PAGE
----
What Is Fragile X Syndrome?

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By james
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Fragile X syndrome is one of three fragile X-associated disorders (FXD) caused by a genetic mutation of the X chromosome. It goes by several other names, including fra(X), FRAXA, or marker X syndrome, as well as X-linked mental retardation and macroorchidism. Its original name was Martin-Bell syndrome, after the men who discovered the mutation in 1943.

The severity of the mutation determines whether a person has fragile X syndrome or one of its two associated disorders, fragile X-associated primary ovarian insufficiency and fragile X-associated tremor/ataxia syndrome. Because females have two X chromosomes and males have only one, the effects of fragile X syndrome vary according to sex, with males tending to have more severe symptoms than females.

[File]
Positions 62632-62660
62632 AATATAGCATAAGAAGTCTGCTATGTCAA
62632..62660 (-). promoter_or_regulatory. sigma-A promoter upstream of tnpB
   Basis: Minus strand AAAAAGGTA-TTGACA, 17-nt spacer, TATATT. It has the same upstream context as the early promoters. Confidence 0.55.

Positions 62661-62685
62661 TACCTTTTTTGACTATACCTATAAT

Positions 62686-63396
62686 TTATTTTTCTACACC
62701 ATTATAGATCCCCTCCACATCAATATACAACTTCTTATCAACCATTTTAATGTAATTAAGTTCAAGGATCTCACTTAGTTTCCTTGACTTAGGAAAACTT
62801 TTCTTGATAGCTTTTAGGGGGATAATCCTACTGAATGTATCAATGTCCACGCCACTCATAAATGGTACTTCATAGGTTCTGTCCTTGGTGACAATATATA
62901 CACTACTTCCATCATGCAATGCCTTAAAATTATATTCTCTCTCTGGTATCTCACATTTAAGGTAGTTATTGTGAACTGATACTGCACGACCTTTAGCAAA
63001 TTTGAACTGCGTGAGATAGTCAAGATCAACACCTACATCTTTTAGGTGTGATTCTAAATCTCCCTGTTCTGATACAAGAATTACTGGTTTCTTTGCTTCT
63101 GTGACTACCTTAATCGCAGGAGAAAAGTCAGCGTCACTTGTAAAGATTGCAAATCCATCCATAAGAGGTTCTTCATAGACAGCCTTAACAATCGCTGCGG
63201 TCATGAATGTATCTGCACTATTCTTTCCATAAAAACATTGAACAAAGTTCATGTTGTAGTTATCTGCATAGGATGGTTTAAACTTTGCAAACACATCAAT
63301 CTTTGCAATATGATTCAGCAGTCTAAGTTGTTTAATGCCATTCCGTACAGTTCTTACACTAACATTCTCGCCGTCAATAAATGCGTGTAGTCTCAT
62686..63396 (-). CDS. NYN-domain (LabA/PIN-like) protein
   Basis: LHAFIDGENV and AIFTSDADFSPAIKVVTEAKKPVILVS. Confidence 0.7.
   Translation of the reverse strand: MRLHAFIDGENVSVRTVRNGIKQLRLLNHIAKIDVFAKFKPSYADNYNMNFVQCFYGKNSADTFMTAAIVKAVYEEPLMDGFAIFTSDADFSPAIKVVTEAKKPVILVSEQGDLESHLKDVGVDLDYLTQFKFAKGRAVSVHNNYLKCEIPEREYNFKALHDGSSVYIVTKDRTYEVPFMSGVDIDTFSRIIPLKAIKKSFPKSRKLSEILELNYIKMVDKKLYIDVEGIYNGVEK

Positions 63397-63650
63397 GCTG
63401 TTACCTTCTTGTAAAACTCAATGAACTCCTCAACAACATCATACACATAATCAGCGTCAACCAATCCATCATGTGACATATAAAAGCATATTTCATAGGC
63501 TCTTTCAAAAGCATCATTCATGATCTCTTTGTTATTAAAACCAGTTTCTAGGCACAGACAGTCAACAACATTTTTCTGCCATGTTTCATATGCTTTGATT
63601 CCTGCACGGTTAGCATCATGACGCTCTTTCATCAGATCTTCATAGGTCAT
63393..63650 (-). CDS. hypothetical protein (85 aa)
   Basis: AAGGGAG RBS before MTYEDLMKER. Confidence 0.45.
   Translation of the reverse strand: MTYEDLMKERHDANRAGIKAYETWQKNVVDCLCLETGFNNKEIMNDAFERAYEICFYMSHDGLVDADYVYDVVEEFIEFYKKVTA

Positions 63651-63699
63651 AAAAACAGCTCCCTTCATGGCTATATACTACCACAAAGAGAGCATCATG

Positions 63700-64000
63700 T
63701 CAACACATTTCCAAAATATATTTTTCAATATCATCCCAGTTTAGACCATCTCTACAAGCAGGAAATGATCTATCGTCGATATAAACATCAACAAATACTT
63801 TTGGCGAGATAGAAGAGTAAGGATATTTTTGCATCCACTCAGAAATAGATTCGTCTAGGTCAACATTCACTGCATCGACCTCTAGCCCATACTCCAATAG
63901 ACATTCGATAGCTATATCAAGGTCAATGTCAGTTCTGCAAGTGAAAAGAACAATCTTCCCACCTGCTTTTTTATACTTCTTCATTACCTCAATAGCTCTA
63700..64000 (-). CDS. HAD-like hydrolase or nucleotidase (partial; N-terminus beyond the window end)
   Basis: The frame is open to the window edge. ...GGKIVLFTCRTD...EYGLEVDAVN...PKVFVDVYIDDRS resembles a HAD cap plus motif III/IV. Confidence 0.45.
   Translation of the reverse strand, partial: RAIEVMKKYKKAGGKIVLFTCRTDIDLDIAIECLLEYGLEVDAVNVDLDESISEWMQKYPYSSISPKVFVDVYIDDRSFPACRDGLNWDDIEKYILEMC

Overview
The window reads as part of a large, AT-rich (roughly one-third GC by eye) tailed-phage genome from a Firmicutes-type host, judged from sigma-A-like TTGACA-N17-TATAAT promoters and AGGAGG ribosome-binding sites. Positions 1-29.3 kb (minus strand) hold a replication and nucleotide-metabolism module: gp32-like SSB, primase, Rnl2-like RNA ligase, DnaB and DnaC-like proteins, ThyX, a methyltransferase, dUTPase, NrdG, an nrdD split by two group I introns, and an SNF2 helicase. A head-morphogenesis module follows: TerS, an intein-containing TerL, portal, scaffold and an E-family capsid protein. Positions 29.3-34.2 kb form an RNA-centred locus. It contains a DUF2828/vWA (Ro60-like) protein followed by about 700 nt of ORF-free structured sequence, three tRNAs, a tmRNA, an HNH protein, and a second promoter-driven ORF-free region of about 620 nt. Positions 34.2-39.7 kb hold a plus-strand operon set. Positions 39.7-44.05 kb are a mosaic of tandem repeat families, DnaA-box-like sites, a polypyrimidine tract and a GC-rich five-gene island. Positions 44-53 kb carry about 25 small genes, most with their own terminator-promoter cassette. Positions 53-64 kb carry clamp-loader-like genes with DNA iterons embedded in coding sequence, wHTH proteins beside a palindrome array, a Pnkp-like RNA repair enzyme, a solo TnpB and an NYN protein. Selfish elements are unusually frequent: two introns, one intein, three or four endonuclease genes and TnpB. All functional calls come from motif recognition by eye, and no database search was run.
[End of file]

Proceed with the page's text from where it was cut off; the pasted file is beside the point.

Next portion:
1. Physical Characteristics

Males with fragile X syndrome have jaws, foreheads, and ears that protrude from an otherwise thin and elongated face. Their muscles and skin are soft, their feet flat, and their joints able to hyperextend. The roof of the mouth is arched, and many have macroorchidism, or enlarged testicles. Many of these features are not conspicuous until after a boy reaches puberty.

Approximately 40% to 50% of females with fragile X syndrome exhibit at least some of the same physical characteristics as males, typically exhibiting a long face and protruding ears. However, many go undiagnosed or discover they have the mutation only after undergoing a genetic test.

Fragile X Syndrome

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